It would be foolish not to capitalise on international market with stars like Aishwarya, Irrfan: Sanjay Gupta

  • Prashant Singh, Hindustan Times, Mumbai
  • Updated: Dec 17, 2014 10:04 IST

Film-maker Sanjay Gupta has, of late, been in the news with him driving Aishwarya Rai Bachchan’s comeback vehicle.

The actor was last seen in Guzaarish (2010). She took a break following her pregnancy post that. Now, she’s ready to act again. As the shoot of their film approaches (the schedule is set to start next month), Sanjay reveals how Aishwarya was cast, and also talks about the rumours that have surrounded this film since its inception.

Your film hasn’t even started, and the expectations are already sky high. Are you aware of this?

Sure, there must be expectations, but this film was never designed as a comeback vehicle. The idea was to find the perfect actor to play a powerful role. I was clear that we needed somebody who is a superstar with a strong on-screen presence and personality.

Is it true that you postponed your film with John Abraham for this project?

Yes, I was working on another script (Mumbai Saga) for a year and-a-half, and we were set to go on the floors last month. But then, I apologised to John saying I want to prepone the film because I don’t want to miss the deadline for the Cannes Film Festival, and John understood. When you have such a star cast (the film also stars Irrfan Khan), not capitalising on the overseas market would be foolish.

Irrfan Khan stars in Aishwarya Rai's next with Sanjay Gupta.

Apparently, you asked Ash to shed some kilos for the role...

Not at all; why would I? The film’s a human drama about an ordinary person who is thrown into an extraordinary situation. So, it’s not like she needs to acquire a body like Lara Croft’s. Most women gain weight during motherhood; my wife did. I don’t understand this obsession with losing weight. I think Ash is in fantastic shape.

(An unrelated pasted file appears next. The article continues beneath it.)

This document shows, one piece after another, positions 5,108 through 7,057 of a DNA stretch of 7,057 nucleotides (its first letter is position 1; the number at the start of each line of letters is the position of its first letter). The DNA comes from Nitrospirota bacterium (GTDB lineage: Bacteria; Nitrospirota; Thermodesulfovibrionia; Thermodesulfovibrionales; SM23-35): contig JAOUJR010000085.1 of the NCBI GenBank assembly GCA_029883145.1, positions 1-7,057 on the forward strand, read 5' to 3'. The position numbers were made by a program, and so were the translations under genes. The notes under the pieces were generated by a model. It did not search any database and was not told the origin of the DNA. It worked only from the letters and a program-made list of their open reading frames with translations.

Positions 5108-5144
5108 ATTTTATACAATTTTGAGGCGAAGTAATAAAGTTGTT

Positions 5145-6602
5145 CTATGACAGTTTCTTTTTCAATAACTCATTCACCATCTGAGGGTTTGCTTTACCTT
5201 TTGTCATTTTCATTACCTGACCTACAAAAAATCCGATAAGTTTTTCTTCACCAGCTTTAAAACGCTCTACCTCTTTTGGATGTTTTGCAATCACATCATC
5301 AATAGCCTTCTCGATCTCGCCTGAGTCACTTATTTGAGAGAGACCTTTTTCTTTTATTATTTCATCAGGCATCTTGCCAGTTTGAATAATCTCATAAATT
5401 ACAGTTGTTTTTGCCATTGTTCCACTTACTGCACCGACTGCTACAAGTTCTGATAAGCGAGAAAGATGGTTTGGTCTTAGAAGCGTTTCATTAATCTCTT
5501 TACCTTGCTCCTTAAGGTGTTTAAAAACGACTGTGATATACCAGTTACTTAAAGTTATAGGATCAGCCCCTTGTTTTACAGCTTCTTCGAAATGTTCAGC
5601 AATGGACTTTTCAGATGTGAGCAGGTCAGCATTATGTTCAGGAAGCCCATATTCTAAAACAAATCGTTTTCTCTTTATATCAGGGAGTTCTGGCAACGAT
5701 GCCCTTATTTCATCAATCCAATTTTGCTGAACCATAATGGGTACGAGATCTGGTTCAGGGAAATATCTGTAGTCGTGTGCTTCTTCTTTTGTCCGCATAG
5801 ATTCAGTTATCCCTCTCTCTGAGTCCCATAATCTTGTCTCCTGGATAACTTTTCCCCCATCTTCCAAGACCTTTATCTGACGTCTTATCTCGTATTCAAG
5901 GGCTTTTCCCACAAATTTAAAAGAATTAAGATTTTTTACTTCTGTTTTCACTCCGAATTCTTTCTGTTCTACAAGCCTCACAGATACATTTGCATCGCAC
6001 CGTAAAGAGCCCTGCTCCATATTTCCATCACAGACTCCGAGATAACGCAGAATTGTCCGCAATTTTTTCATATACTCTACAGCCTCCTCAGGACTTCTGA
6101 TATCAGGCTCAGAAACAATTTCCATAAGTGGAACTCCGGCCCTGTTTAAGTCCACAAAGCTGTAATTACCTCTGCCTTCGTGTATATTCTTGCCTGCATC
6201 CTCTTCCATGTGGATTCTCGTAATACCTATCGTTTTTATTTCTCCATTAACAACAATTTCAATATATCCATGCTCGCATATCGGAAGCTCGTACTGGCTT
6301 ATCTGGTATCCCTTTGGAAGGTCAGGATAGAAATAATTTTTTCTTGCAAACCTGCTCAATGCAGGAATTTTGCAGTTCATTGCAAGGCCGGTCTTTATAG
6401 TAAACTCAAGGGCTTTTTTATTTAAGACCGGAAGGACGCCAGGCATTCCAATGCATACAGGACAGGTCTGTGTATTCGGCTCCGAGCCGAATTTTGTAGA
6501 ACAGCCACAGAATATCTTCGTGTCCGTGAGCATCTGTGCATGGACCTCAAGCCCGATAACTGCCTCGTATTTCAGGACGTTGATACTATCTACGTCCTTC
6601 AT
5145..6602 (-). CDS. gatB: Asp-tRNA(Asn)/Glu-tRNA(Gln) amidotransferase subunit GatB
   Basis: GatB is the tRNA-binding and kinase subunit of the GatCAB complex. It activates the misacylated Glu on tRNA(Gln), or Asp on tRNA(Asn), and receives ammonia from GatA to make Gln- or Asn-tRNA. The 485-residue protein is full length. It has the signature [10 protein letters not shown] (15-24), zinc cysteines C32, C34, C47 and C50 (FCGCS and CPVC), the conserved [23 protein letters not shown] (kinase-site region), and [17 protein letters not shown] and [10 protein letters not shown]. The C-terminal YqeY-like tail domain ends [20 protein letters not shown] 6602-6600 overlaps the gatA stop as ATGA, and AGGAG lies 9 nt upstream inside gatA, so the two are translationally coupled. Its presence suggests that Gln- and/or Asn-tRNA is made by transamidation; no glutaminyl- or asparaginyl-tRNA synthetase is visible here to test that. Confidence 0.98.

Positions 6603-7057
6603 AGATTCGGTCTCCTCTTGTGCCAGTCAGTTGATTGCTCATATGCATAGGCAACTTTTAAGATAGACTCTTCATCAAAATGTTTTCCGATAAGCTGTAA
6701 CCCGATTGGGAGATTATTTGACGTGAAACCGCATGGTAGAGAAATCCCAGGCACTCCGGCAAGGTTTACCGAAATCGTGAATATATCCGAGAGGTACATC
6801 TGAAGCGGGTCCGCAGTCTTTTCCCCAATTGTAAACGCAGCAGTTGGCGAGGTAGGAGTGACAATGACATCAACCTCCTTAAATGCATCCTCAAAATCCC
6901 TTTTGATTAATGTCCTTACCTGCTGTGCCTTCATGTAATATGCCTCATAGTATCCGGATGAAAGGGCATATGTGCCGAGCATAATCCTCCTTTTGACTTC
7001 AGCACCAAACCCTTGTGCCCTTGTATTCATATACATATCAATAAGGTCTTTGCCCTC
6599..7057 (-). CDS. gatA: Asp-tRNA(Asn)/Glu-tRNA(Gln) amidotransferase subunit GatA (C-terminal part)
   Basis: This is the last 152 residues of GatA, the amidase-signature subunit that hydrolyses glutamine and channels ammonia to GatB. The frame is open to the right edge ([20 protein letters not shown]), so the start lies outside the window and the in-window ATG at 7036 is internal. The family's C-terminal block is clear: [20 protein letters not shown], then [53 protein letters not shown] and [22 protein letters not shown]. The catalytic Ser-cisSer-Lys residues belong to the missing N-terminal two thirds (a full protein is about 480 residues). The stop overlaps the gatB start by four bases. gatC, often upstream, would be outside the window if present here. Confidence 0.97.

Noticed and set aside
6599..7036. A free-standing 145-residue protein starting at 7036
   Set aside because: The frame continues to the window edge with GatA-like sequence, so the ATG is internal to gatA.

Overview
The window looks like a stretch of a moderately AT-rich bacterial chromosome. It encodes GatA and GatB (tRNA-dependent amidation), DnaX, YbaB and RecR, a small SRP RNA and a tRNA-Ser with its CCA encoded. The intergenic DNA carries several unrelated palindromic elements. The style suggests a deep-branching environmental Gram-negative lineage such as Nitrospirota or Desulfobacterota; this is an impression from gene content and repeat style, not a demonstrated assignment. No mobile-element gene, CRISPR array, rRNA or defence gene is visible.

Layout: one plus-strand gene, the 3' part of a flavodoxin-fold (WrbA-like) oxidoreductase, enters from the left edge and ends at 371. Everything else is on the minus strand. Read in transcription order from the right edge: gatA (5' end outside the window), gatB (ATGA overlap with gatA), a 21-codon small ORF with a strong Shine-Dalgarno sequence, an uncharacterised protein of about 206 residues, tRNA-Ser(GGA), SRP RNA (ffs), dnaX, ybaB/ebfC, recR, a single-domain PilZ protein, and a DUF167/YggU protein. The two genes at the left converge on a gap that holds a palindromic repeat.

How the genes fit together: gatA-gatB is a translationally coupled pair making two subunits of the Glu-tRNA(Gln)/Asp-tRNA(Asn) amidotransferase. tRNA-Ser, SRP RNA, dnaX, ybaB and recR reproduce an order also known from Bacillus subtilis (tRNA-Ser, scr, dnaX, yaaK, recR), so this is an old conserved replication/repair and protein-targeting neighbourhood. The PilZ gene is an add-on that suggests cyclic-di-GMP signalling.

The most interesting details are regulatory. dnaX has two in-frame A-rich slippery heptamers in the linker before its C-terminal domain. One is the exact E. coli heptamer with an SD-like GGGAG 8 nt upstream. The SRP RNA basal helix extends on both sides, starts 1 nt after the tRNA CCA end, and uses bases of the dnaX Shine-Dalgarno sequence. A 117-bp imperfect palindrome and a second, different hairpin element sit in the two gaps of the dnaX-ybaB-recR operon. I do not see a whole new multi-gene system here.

A few years ago, you were almost written off by the industry...

Three years ago, even I felt like the game was over. There was so much negativity, and I didn’t have a platform I could use to clear the air. But then, Ekta (Kapoor; producer) walked in and we made Shootout At Wadala (2013). Today, perhaps, I am the only director who has nearly Rs 200 crore riding on his films, since a huge corporate is funding these movies; so, more than this film marking Ash’s comeback, I am anxious about doing justice to that kind of money.

Filmmaker Sanjay Gupta (HT Photo)

Have you ever analysed what went wrong with your career?

Two things happened: first, a temporary fall-out with Sanjay (Dutt), and second, actors didn’t want to work with me, and production houses didn’t touch me. So, there was almost like a fatwa (sic) against me. I also thought of doing other businesses at that time since I have a family at the end of the day.

Before Sanjay Dutt went to jail, what was your equation with him like?

I would be lying if I said it was like how it was before, but it was good. Wounds take time to heal, but they’re healing. Sanju will always be special to me. He writes to me. We are in touch.

Is it true that you won’t be shooting on weekends so that Aishwarya can spend time with her three-year-old daughter, Aaradhya?

Like Ash, even I am a new parent. I have a two-year-old daughter, and a son who is nearly Aaradhya’s age; Ash and I are both every attached to our kids. So, I suggested that we shoot from Monday to Friday, which is how international films are shot.

Aishwarya has always been very selective about the films she does. Has your proximity to the Bachchan family helped?

I wouldn’t like to think so. I am not on back-slapping terms with any of them, and I don’t think that would be a criterion for Aishwarya, or any actor, to select a film. I have met Amitabhji a couple of times, but he has never discussed her comeback film with me. The same goes for Abhishek.

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